[Articles] Clinical efficacy and safety of achieving very low LDL-cholesterol concentrations with the PCSK9 inhibitor evolocumab: a prespecified secondary analysis of the FOURIER trial
28/8/2017
ver resumen
There was a monotonic relationship between achieved LDL cholesterol and major cardiovascular outcomes down to LDL-cholesterol concentrations of less than 0·2 mmol/L. Conversely, there were no safety concerns with very low LDL-cholesterol concentrations over a median of 2·2 years. These data support further LDL-cholesterol lowering in patients with cardiovascular disease to well below current recommendations.

[Articles] Adverse events associated with unblinded, but not with blinded, statin therapy in the Anglo-Scandinavian Cardiac Outcomes Trial—Lipid-Lowering Arm (ASCOT-LLA): a randomised double-blind placebo-controlled trial and its non-randomised non-blind extension phase
2/5/2017
ver resumen
These analyses illustrate the so-called nocebo effect, with an excess rate of muscle-related AE reports only when patients and their doctors were aware that statin therapy was being used and not when its use was blinded. These results will help assure both physicians and patients that most AEs associated with statins are not causally related to use of the drug and should help counter the adverse effect on public health of exaggerated claims about statin-related side-effects.

[Articles] Percutaneous coronary angioplasty versus coronary artery bypass grafting in treatment of unprotected left main stenosis (NOBLE): a prospective, randomised, open-label, non-inferiority trial
31/10/2016
ver resumen
The findings of this study suggest that CABG might be better than PCI for treatment of left main stem coronary artery disease.

[Articles] Comparison of an everolimus-eluting bioresorbable scaffold with an everolimus-eluting metallic stent for the treatment of coronary artery stenosis (ABSORB II): a 3 year, randomised, controlled, single-blind, multicentre clinical trial
30/10/2016
ver resumen
The trial did not meet its co-primary endpoints of superior vasomotor reactivity and non-inferior late luminal loss for the Absorb bioresorbable scaffold with respect to the metallic stent, which was found to have significantly lower late luminal loss than the Absorb scaffold. A higher rate of device-oriented composite endpoint due to target vessel myocardial infarction, including peri-procedural myocardial infarction, was observed in the Absorb group. The patient-oriented composite endpoint, anginal status, and exercise testing, were not statistically different between both devices at 3 years.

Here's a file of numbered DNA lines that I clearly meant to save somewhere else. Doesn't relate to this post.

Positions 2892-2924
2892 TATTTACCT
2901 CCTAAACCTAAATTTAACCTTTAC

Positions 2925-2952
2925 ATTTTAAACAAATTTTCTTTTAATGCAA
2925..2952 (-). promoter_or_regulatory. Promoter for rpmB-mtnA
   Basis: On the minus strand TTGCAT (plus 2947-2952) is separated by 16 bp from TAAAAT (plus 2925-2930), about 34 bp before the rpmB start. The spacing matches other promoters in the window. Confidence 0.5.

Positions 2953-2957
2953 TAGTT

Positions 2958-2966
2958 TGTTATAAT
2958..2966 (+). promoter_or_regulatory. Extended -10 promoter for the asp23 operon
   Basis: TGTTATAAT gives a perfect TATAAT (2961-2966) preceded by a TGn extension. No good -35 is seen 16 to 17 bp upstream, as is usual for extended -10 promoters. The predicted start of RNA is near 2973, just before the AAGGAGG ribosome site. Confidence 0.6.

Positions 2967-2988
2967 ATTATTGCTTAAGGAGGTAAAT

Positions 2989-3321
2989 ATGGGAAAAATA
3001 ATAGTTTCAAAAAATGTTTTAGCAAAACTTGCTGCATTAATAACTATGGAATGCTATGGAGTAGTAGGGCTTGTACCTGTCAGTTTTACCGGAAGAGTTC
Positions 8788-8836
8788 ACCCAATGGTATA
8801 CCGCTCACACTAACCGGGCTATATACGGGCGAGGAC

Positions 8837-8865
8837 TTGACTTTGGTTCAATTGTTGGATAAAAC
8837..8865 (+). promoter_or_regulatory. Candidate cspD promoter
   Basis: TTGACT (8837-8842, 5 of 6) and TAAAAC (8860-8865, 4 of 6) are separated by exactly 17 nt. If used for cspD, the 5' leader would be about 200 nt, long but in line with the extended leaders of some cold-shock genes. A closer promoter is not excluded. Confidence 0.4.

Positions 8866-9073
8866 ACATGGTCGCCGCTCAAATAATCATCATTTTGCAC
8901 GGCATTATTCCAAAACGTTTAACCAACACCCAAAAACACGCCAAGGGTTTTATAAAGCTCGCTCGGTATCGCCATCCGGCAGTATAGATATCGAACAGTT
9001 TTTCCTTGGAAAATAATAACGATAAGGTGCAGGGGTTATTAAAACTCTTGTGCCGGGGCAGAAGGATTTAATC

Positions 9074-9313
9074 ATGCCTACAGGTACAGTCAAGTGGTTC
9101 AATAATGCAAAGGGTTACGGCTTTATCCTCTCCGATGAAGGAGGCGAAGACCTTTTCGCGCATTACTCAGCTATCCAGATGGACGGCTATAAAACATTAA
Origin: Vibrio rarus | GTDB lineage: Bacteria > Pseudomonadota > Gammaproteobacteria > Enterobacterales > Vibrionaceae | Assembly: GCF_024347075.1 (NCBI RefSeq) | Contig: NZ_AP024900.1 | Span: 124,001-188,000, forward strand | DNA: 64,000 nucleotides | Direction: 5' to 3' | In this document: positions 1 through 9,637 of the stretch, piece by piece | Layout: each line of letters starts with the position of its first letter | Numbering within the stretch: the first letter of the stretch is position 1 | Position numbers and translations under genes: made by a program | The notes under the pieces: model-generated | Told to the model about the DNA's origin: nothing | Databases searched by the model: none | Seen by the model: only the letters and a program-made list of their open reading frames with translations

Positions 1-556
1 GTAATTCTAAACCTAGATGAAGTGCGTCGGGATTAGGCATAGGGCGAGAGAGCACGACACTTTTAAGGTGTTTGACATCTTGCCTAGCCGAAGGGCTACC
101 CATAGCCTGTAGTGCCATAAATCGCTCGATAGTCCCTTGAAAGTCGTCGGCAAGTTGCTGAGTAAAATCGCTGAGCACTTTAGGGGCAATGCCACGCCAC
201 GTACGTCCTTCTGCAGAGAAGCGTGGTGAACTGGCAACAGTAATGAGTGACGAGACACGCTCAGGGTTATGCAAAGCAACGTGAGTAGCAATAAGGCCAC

[Articles] Optical coherence tomography compared with intravascular ultrasound and with angiography to guide coronary stent implantation (ILUMIEN III: OPTIMIZE PCI): a randomised controlled trial
30/10/2016
ver resumen
OCT-guided PCI using a specific reference segment external elastic lamina-based stent optimisation strategy was safe and resulted in similar minimum stent area to that of IVUS-guided PCI. These data warrant a large-scale randomised trial to establish whether or not OCT guidance results in superior clinical outcomes to angiography guidance.

[Articles] Very thin strut biodegradable polymer everolimus-eluting and sirolimus-eluting stents versus durable polymer zotarolimus-eluting stents in allcomers with coronary artery disease (BIO-RESORT): a three-arm, randomised, non-inferiority trial
30/10/2016
ver resumen
At 12 month follow-up, both very thin strut drug-eluting stents with dissimilar biodegradable polymer coatings (eluting either everolimus or sirolimus) were non-inferior to the durable polymer stent (eluting zotarolimus) in treating allcomers with a high proportion of patients with acute coronary syndromes. The absence of a loss of 1 year safety and efficacy with the use of these two biodegradable polymer-coated stents is a prerequisite before assessing their potential longer-term benefits.

[Review] Interpretation of the evidence for the efficacy and safety of statin therapy
8/9/2016
ver resumen
This Review is intended to help clinicians, patients, and the public make informed decisions about statin therapy for the prevention of heart attacks and strokes. It explains how the evidence that is available from randomised controlled trials yields reliable information about both the efficacy and safety of statin therapy. In addition, it discusses how claims that statins commonly cause adverse effects reflect a failure to recognise the limitations of other sources of evidence about the effects of treatment.

[Articles] Early invasive versus non-invasive treatment in patients with non-ST-elevation acute coronary syndrome (FRISC-II): 15 year follow-up of a prospective, randomised, multicentre study
29/8/2016
ver resumen
During 15 years of follow-up, an early invasive treatment strategy postponed the occurrence of death or next myocardial infarction by an average of 18 months, and the next readmission to hospital for ischaemic heart disease by 37 months, compared with a non-invasive strategy in patients with non-ST-elevation acute coronary syndrome. This remaining lifetime perspective supports that an early invasive treatment strategy should be the preferred option in most patients with non-ST-elevation acute coronary syndrome.

[Articles] Platelet function monitoring to adjust antiplatelet therapy in elderly patients stented for an acute coronary syndrome (ANTARCTIC): an open-label, blinded-endpoint, randomised controlled superiority trial
28/8/2016
ver resumen
Platelet function monitoring with treatment adjustment did not improve the clinical outcome of elderly patients treated with coronary stenting for an acute coronary syndrome. Platelet function testing is still being used in many centres and international guidelines still recommend platelet function testing in high-risk situations. Our study does not support this practice or these recommendations.